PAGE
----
August 03, 2021
6 min read

How to use test.todo() in Jest

developer experience

Heyo! I learn a cool thing when I do pair programming with my teammate. It's about writing Jest tests in a more make sense way.

Let's talk about it!

🔗Problem 🚨

Let's say, we have a Add to wishlist button component that will be disable if user is not logged in yet, and will be clickable when user logged in. then if user click a button, button will show a tooltips with Added! message and show Try again! when it's fail.

Now, you may have 4 testcases in mind. Imagine that you are going to write test first before write the components, and your simplest Jest test should be look like this below.

describe("Add to wishlist button", () => {
  test("should disable when user does not logged in"); // 🚨 empty test will be fail in Jest
  test("should clickable when user logged in");
  test("should show tooltip with success message when added to wishlist");
  test("should show tooltip with error message when can not add");
  // I know this's impractical cuz' button component should be pure.
  // let's me explain further.
  test("should throw exception when can not add to wishlist", () => {}); // đŸ¤¯ pass but for what?

So, when you run this test suite, Jest will say fails to you because empty test is a fail test. But this is not a fail, right? We just want to take a note here! Even we have empty function in test, it's not help because Jest will show all green (for what!? đŸ¤¯)

In this cases we can fix with test.skip() which allow you to not run this testcase for now. It's work!

describe("Add to wishlist button", () => {
  test.skip("should disable when user does not logged in", () => {});
  test.skip("should clickable when user logged in", () => {});
  test.skip("should show tooltip with success message when added to wishlist", () => {});
  test.skip("should show tooltip with error message when can not add", () => {});
  test.skip("should throw exception when can not add to wishlist", () => {});

But test.skip() is designed for skip running the test, but you don't want to delete this code because it's just temporarily broken for some reason, And you will look after somedays.

So! Let's talk about the test.todo() now.

🔗What is test.todo() 💡

Actually, this is not a new thing. the test.todo() #6996 PR merged since Sep, 2018 and release at Jest 24 Announcement. The idea came from AVA. But fews people knows this awesome thing.

I also know this since I use a lot of test.skip() for many years.

Well, Let's talk about how to use test.todo() is so simple. You just replace test.skip() with test.todo().

describe("Add to wishlist button", () => {
  test.todo("should disable when user does not logged in");
  test.todo("should clickable when user logged in");
  test.todo("should show tooltip with success message when added to wishlist");
  test.todo("should show tooltip with error message when can not add");
  test.todo("should throw exception when can not add to wishlist");

After you replace with test.todo(). the Jest console will show you how many todo in your entire testcases which separate from failed, passed, and skipped.

This is awesome right!?

🔗When I use the test.todo()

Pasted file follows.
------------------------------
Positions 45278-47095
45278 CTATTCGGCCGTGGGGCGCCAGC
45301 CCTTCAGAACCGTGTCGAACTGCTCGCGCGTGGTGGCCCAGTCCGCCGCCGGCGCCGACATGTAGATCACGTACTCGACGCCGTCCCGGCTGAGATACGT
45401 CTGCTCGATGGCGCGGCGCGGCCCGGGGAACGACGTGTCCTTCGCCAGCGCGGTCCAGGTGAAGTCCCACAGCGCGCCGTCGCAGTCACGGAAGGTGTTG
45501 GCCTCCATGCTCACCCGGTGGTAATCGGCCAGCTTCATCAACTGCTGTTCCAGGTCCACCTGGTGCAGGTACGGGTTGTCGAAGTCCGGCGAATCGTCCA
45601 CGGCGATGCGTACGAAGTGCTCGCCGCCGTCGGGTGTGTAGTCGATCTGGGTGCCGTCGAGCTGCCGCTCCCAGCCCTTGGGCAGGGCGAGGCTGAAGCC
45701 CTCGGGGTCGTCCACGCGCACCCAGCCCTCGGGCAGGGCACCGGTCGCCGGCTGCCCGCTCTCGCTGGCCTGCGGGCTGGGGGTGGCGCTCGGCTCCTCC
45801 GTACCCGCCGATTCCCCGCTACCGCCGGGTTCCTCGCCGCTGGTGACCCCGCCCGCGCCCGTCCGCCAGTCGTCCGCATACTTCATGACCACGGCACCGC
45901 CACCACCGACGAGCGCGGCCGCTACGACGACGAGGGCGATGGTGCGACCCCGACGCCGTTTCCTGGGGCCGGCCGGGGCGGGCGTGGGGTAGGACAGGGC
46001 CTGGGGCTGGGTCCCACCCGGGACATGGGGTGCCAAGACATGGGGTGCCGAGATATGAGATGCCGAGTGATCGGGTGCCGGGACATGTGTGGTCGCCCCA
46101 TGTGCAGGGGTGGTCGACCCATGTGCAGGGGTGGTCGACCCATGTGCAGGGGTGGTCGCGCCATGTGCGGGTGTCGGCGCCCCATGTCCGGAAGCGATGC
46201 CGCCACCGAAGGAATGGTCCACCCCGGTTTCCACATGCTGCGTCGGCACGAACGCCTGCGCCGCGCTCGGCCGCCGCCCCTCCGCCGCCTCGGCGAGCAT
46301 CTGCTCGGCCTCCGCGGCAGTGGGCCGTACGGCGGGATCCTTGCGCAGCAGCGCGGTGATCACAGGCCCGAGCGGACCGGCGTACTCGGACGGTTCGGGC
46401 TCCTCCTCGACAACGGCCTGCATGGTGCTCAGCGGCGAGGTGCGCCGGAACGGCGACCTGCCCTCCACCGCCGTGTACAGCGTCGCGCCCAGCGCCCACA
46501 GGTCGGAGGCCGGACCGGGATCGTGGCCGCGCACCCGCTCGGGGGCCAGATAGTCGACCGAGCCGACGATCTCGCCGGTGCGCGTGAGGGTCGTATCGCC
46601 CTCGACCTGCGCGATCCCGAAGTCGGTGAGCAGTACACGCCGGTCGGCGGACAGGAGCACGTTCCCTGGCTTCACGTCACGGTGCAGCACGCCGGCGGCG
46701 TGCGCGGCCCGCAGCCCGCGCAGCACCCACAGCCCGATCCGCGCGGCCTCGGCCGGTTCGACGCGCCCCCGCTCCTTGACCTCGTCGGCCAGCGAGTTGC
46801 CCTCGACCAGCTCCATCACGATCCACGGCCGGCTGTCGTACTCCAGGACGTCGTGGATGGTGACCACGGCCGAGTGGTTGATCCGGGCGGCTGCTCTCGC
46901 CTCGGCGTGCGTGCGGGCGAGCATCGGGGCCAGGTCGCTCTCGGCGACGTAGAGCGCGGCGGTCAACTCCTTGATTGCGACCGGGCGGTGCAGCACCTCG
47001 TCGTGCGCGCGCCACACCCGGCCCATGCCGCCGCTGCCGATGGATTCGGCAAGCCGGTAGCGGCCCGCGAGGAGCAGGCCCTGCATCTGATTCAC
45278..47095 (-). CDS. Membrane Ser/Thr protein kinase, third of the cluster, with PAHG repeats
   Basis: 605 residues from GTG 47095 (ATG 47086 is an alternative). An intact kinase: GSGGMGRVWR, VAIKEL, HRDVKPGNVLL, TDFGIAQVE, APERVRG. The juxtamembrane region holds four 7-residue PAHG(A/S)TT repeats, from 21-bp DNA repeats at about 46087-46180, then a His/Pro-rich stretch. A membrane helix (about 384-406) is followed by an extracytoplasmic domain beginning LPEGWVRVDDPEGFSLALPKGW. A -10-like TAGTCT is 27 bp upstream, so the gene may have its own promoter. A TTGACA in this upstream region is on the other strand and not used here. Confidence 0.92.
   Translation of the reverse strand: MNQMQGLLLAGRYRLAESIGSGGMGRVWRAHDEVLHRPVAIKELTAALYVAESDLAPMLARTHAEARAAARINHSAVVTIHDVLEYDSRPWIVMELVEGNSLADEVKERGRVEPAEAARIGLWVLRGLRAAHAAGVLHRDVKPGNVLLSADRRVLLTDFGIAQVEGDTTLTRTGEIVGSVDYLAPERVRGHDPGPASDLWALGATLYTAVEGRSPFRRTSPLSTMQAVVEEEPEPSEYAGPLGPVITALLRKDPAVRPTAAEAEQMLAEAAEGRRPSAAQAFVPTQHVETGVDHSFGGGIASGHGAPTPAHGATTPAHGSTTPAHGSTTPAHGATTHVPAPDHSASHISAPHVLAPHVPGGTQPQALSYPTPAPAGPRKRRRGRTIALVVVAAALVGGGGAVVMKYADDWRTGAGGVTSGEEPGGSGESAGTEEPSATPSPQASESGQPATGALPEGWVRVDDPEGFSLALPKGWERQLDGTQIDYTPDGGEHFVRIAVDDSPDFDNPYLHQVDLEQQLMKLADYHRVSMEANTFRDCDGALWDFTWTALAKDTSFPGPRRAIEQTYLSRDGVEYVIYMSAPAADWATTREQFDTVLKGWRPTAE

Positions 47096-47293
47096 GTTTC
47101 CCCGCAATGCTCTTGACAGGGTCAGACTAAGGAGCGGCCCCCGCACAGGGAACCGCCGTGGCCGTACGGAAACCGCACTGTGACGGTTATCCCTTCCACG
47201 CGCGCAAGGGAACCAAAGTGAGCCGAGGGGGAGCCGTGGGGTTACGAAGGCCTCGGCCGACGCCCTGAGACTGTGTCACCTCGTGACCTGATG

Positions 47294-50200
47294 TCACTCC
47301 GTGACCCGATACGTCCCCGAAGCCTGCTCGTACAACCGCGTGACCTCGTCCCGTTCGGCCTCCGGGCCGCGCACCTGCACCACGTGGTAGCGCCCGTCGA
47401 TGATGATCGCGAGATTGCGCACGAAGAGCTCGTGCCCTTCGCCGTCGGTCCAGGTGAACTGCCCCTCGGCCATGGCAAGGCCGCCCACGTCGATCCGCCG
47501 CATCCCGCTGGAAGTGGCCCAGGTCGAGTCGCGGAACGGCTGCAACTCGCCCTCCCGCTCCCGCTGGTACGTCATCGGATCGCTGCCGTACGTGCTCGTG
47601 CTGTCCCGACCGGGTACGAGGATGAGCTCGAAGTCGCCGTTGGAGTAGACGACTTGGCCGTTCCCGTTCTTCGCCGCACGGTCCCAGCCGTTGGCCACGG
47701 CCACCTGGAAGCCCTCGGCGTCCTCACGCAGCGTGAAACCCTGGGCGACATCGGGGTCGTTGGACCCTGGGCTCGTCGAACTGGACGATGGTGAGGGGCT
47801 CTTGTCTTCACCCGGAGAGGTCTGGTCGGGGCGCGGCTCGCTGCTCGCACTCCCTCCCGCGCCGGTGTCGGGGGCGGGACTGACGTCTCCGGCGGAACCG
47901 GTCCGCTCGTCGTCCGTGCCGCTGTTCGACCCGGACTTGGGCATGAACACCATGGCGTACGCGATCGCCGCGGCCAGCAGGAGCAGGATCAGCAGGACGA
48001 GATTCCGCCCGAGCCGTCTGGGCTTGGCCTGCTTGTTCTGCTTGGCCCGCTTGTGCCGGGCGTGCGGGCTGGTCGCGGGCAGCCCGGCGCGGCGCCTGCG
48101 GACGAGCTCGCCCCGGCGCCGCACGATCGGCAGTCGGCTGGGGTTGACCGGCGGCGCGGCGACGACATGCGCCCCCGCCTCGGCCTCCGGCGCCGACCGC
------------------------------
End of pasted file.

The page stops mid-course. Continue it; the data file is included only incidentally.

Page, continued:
Lets me tell you some usecases in my daily work.

  1. When I start to do a task, I usually write tests first before code, So this is quite useful to help me remember what I plan to solve.
  2. When I do pair-programming with my teammate, We are going to discuss about what we are going to solve today and we write down the test.todo() first before we start do pairing.
  3. When I do not sure how to write the test at that time and I will figure out it in the future, I will use test.todo() rather than test.skip() because skipped tests were hard to discover and hard to track down. Sometimes, it was swallowed with others skipped tests.

For example, when I have to do Add to wishlist button component. When I pair programming or solo, I will write these testcases first, So I have a direction to go.

In case that, I am not sure how to throw exception in the component but I know this is a must have logic.

So I leave the test.todo() in testsuite and have a discussion with the team ASAP. Maybe? the team may suggest to move this test to container level, not in pure component.


Another real example, We need to test the component that appear difference between desktop and mobile, all testcases passed except the responsive because react-testing-library is not support @media query (#113). So we add test.todo() with TODO comment and said that

// TODO: As we know, RTL doesn't support media query, We may consider another way to test it or move it to E2E test on Cypress instead
// ref: #113
test.todo("should show 3 bullet in mobile");
test.todo("should show 3 bullet with description in desktop & tablet");

🔗Tips & Suggestion ✨

There have fews tips I use in the project. You may or may not know but I guess it's worth to share!

  1. Install eslint-plugin-jest because this plugin provide you a prefer-todo rule that will help you refactor your test easier.
  2. There are still some issue that beforeAll and afterAll get executed if test.todo() is present in describe.skip (#11006)


From what we learn here, test.todo() is a useful test helper which allow you to take like a todo or note in your testsuite.

Someone tell me about "todo comment"? Why don't we use it. I would said it also hard to track because it's just convention and also todo comment will visualize depends on IDE/editor you use. No official library/tools/cli. the built-in test.todo() would be a better choice for me.

I hope this will help you write the Jest test in much more make sense way which is also happened to me!

Hope you all enjoy with testing and may the test be with you!

The views and opinions expressed in this article are purely mine and do not necessarily reflect the positions of any companies for which I have worked in the past, present, or future.